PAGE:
Sebastian Junger, PTSD, and 500 Nations

I liked the argument in Sebastian Junger’s new book, Tribe: On Homecoming and Belonging, but cringed throughout the first chapters as he lumped all American Indians together and made them stone-age hunter-gatherers, “a native population that had barely changed, technologically, in 15,000 years,” ignoring the diversity of economies and cultures, the growth and spread of agriculture, and the rise and fall of civilizations over millennia.

Alvin Josephy would say that this is yet another gross misunderstanding of American Indian history and its intertwined relationship with all American history, that the “standard narrative” once again sees all Indians as hunter gatherers with headdresses.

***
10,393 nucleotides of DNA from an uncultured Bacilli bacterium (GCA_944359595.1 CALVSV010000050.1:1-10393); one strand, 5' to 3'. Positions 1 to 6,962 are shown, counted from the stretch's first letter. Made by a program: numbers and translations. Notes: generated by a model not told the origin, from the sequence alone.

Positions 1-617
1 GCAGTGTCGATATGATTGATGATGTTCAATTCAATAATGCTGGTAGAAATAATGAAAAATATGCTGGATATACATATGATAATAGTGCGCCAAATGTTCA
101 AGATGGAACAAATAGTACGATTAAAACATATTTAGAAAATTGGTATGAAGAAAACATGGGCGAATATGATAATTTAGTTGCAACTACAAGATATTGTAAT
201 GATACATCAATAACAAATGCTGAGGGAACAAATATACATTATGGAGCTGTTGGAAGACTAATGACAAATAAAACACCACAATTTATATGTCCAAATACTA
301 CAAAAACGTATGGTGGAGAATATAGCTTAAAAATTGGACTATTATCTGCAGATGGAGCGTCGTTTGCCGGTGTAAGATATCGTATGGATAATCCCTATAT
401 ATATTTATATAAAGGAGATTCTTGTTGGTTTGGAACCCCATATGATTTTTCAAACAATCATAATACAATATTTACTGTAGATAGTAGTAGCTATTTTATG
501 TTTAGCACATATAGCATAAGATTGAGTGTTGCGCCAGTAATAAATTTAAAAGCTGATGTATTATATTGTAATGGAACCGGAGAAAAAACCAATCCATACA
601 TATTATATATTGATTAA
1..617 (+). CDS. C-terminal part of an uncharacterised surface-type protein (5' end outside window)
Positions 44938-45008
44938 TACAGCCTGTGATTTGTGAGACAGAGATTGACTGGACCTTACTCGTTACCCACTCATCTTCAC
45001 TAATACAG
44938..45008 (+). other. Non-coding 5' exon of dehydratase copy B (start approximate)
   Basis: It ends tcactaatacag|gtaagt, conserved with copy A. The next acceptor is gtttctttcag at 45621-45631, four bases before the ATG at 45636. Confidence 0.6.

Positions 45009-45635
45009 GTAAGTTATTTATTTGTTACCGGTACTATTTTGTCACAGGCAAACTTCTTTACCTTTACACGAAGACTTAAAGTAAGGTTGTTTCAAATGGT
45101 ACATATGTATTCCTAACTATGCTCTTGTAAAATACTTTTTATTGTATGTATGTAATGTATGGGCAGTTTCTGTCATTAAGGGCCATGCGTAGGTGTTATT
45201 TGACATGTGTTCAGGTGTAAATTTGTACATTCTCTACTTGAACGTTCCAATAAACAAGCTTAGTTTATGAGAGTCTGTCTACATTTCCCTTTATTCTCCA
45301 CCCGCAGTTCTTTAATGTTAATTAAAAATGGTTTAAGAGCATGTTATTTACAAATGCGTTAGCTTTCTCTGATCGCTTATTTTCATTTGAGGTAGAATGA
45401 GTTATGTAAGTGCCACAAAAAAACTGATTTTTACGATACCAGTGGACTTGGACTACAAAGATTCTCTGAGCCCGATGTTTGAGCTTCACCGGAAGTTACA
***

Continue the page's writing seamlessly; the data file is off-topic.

Sebastian Junger gained fame with a book about the sea, The Perfect Storm, and, after being embedded for five months with troops in Afghanistan, produced a well-regarded documentary film, “Restrepo,” and book, War, based on that experience.

In the new book, he argues that “humans don’t mind hardship, in fact they thrive on it; what they Read The Article